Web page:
History and Culture
The Greek Islands are home to some of the world’s most important architectural and cultural treasures. From the famous walled city on the island of Rhodes to the ancient ruins and mosaics of Delos, a journey around the Greek Islands will surely amaze the whole family. As the birthplace of the Minoan civilization, Crete is a must for history lovers. Explore the island’s incredible remains of Minoan Palaces like before enjoying a fantastic meal in one of Crete’s many seaside restaurants. For art lovers, head to the small island of Hydra which has attracted many important artists and intellectuals throughout the 20th and 21st century.
Beautiful beaches, ideal wind conditions and charming towns make sailing in the Sporades an absolute delight. If planning a sailing holiday in the Sporades, make sure to check out our guest blogger Georgina’s tips and suggestions. Read on to learn more about sailing in the Sporades and don’t forget to keep up-to-date on Georgina’s whereabouts as she continues to sail around the stunning islands of Greece on her blog.
The Spectacular Sporades
One memorable sailing trip which we very much enjoyed a few years ago, started from Skiathos. Along with Skopelos and Alonnisos, these islands are part of the Sporades group, which are very close to the Greek mainland at Magnesia, and also the nearby island of Evia. We made this trip in late October, and were exceptionally lucky with the weather. The Meltemi winds had largely subsided, allowing for some pleasant sailing. We were also lucky enough to swim in the sea at this time of year, which was warm, and crystal clear.
After leaving Skiathos behind, we made the short trip of 7nm heading east to the island of Skopelos and moored stern-to in the harbour at Loutraki. Above the port, is the pretty hill town of Glossa, which retains an authentic rural Greek feel, and some spectacular views. It was a 30 minute walk up a winding hill road (or you can take the bus) where most of the island’s almond trees grow.
The next day we headed south from Loutraki and anchored in the lovely sheltered bay at Panormos, for a lunch stop. The enchanting book Gates of the Wind by Michael Carroll, is recommended for its rich descriptions of the Sporades islands, and their people, during the 1960s. Michael Carroll’s house, which he describes in his book, is easily visible on the eastern shore of the bay.
That evening, we arrived in the harbour at Skopelos town. Being on the northern exposed coast of the island, it is very important to check the forecast first, as a prolonged Meltemi wind will kick up dangerous seas in the harbour entrance. Also, many large ferries and hydrofoils use this port, making it a very busy place. As the big car ferry docks, it makes a manoeuvre bringing it very close to the yachts moored on the north quay, causing quite a wash.
Skopelos town is very pretty, forming a steep ampitheatre of white buildings and terracotta roofs around the harbour. There are said to be over 130 churches here, and I remember being able to count at least five, from where I was standing at one junction of narrow streets. Back down in the harbour, Skopelos has a more peaceful and up-market feel than its brash neighbour, Skiathos.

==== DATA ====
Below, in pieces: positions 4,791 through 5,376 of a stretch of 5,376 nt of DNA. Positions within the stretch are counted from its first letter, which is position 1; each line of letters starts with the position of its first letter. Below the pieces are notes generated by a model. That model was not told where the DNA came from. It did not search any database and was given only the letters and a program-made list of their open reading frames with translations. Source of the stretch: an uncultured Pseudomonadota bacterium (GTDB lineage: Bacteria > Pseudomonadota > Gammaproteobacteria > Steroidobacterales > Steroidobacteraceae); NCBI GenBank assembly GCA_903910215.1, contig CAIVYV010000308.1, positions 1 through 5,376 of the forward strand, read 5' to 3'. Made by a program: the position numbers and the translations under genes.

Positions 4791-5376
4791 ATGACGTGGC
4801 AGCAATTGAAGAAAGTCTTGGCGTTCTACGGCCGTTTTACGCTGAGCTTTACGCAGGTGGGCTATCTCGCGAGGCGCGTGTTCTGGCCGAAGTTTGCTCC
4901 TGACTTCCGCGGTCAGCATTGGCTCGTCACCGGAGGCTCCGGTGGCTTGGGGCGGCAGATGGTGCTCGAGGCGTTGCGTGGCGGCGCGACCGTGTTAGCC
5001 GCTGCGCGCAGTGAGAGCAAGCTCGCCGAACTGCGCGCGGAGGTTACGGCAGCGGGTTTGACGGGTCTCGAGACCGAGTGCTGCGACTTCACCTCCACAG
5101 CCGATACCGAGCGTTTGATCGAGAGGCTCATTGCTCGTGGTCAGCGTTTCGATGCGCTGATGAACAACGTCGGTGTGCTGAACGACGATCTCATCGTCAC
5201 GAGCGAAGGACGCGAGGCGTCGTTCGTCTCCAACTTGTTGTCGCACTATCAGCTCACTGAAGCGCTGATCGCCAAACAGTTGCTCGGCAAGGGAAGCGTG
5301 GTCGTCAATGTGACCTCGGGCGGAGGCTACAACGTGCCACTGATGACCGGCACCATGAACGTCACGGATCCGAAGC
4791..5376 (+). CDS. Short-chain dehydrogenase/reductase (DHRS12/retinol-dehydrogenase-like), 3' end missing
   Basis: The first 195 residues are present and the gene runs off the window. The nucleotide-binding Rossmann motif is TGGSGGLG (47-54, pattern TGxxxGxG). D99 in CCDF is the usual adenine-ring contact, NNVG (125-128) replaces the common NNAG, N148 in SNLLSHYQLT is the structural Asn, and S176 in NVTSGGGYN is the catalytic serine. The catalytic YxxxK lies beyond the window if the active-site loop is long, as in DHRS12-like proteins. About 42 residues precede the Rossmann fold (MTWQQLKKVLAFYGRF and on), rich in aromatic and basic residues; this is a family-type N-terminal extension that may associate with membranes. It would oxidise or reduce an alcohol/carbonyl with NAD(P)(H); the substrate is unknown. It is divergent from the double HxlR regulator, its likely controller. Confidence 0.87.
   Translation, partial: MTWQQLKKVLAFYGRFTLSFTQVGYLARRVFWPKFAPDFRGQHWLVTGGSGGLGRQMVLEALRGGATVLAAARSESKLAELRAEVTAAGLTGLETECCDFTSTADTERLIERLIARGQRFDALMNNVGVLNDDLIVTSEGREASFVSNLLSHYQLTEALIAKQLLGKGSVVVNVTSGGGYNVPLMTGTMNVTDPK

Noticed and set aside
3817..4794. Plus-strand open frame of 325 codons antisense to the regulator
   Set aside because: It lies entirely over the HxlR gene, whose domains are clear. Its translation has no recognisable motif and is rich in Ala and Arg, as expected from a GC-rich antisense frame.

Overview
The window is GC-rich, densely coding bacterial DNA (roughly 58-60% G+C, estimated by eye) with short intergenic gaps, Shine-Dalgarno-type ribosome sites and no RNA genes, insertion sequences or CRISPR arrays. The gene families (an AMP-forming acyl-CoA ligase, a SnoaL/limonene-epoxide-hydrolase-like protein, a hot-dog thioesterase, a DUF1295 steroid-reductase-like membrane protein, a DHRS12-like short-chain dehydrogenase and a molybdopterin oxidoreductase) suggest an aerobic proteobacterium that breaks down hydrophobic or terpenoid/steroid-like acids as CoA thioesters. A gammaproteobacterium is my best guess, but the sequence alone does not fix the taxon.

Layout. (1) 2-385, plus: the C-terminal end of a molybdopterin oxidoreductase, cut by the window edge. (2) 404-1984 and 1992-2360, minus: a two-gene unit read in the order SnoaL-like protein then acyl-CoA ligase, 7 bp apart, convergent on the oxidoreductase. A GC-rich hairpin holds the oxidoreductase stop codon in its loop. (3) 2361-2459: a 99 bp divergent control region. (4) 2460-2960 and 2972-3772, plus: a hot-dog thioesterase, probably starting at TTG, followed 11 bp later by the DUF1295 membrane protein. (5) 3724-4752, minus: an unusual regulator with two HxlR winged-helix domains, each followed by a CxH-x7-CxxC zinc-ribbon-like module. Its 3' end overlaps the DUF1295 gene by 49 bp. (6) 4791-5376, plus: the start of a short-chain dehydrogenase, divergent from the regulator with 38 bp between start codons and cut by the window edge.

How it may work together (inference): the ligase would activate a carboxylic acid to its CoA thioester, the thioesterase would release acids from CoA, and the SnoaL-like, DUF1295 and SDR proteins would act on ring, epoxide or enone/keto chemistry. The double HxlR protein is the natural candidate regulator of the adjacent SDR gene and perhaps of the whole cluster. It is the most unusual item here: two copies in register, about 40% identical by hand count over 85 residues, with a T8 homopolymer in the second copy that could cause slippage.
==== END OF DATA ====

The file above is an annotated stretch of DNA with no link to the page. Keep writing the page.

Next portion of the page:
The next morning, we woke to clear blue skies and a light northerly breeze. We sailed east, around the southern tip of Alonnisos and into the harbour at the main town of Patatiri. We chose to anchor in the bay, and secured our stern lines ashore. We took the dinghy into town to explore. Patatiri is another town in the Sporades that has a hill village, or chora. Most of the buildings were completely destroyed by the 1965 earthquake and the village became deserted. But since this time, most of the properties have been beautifully restored, and the hill village has been brought back to life. You can find many quaint craft workshops, boutiques and tavernas, and also experience the amazing views over Alonnisos and the surrounding islands.
The next morning we had an excellent sail with a northerly force 4 wind, taking us 5 miles north-east to the small harbour of Steni Vala. The inlet is used by local fishermen, who are remarkably tolerant of visiting yachts. Water is available on the quay. There is a mini-market, and several excellent tavernas, serving traditional, home-cooked Greek food. After a lovely evening meal, I thanked the cook and told her that the oven-cooked lamb dish I had chosen was excellent, and one of the best meals I’d had. With a smug look on her face, she triumphantly told me – “it was not lamb, it was goat!” Luckily I didn’t mind. Goat or lamb, it was still delicious!
The next day, we sailed south-west back to Skopelos, and arrived in the largely under-developed and unspoiled bay at Agnondas, on the west coast. There is plenty of room for yachts on the concrete quay, which was built as an alternative port for the island’s ferries, if the harbour in Skopelos town is untenable. The beach, with a few tavernas nearby, is surrounded by pine forest, and makes an excellent spot to watch the stunning Greek sunsets.
Before ending our trip back at Skiathos, we spent the next morning at anchor in the turquoise blue shallow waters off Floros beach on Tsoungria island. The island is just two miles directly south of Skiathos town. On the west coast we found an excellent spot for a swim, as the bottom is sandy and the beach shelves very gradually. This small island has no permanent inhabitants. There is a beach cafe, but this wasn’t open when we were there in late October. Swimming in the beautiful warm water, then being the only people on the beach, was a fantastic way to end our sailing trip to the Sporades.Save
With more than 250 days of sunshine or 3,000 sunny hours a year, 6,000 gorgeous islands and islets and 16,000km of enchanting coastline, Greece is the ultimate sailing destination whether you are seeking a romantic getaway, family fun or partying with friends. Now you have the difficult choice of deciding which of these islands to explore on your next sailing holiday, which is why we have created a guide to the Greek Islands that highlights each of these spectacular island regions.
Guide to the Greek Islands